Sunday, March 16, 2008

Coldest Winter

I am in the middle of a number of very good books at the moment and one of them is the late David Halberstam's Coldest Winter. This, his final book, was finished shortly before he died in a car accident. His prologue starts mid-story in October 1950, where the US Army having come perilously close to defeat, went on to triumphant victory and then suffered one of the worst defeats in American military history at the hands of the Chinese Army.

I believe Halberstam chose this point to emphasize that MacArthur's command is what got the Army into the pickle in which it found itself. While a good portion of the book is spent on the various battles, equal time is given to the American political scene and to the various political and military leaders of the era.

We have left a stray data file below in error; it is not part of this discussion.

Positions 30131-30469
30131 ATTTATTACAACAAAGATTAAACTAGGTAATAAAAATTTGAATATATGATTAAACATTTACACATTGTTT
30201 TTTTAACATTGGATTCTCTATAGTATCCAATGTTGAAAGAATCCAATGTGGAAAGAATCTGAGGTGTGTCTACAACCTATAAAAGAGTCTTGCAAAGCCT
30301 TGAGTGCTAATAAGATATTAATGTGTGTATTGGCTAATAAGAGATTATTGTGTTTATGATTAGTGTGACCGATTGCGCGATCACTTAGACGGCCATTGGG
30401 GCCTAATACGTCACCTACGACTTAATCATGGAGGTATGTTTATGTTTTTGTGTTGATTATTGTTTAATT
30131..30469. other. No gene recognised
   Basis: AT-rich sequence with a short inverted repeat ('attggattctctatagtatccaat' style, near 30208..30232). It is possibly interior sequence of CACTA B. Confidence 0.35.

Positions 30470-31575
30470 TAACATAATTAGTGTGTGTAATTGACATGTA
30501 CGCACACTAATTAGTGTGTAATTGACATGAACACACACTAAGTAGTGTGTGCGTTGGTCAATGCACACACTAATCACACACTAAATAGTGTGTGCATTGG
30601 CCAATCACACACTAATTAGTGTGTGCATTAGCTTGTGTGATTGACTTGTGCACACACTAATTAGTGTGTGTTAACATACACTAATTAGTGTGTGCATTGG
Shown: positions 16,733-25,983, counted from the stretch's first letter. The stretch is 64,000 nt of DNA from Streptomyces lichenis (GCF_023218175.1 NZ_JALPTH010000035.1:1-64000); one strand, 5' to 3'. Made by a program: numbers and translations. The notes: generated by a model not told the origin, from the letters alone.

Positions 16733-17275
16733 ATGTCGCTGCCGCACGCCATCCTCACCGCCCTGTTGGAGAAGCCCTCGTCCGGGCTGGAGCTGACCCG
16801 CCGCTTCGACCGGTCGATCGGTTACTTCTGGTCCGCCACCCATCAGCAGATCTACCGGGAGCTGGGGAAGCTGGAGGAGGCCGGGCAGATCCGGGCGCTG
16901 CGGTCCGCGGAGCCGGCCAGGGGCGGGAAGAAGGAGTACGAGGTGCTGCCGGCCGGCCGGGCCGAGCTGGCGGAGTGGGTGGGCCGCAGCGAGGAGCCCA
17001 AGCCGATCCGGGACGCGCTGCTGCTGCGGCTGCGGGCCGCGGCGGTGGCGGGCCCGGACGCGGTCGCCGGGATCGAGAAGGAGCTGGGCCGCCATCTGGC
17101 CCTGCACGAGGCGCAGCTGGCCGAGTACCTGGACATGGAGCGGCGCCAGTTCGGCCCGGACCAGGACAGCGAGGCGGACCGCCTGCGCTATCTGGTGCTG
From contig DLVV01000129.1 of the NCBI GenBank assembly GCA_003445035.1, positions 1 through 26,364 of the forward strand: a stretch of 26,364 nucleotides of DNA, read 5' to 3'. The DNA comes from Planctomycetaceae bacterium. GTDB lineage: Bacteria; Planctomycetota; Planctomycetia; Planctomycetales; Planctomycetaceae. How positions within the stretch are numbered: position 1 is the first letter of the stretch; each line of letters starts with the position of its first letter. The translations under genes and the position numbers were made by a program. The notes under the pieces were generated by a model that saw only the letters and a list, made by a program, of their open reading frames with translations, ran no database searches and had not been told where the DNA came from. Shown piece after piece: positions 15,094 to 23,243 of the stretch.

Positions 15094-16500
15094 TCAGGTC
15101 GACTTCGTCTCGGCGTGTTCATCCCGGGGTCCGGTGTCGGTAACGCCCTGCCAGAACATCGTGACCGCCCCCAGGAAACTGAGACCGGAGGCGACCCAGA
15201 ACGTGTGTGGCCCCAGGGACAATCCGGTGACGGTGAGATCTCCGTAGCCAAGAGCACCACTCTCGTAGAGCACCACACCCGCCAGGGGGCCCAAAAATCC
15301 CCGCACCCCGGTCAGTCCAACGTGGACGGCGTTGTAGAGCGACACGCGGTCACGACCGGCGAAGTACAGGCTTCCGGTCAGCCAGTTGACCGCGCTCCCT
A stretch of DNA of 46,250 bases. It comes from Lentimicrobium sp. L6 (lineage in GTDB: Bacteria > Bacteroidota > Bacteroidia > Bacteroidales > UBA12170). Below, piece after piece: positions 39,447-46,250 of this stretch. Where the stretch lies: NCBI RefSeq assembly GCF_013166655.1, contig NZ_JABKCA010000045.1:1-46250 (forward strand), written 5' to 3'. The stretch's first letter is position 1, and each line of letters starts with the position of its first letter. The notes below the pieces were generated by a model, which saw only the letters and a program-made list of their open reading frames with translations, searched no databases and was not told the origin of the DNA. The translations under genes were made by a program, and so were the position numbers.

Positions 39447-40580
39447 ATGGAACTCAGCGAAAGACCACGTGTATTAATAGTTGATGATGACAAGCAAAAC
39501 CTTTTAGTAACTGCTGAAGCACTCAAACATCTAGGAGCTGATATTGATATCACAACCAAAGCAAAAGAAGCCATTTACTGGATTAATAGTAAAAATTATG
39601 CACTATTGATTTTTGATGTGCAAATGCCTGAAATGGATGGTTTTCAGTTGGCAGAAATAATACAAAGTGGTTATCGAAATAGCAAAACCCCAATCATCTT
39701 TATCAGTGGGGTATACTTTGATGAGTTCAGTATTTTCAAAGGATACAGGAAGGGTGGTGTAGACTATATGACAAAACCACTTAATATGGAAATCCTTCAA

What I like about the book and what I like about history in general is how interconnected the stories are and how reading about one issue deepens our understanding of other issues. The leaders in Korea brought their experience and baggage from WW2 to Korea. As Halberstam points out, in MacArthur's command, if your World War 2 experience was European you were immediately suspect. The younger leaders in Korea took their experiences to Vietnam. The New Deal and communism were major issues stretching back in the 30s and ahead to the Great Society debates of the 1960s.

More on this later, but suffice for now to say that this a rich discussion of the era.

On the subject of the war, the video below is of questionable taste, but many will enjoy it. It is depiction of wars from WW2 to today told entirely through food. I'm sure the kimchi will give away Korea.

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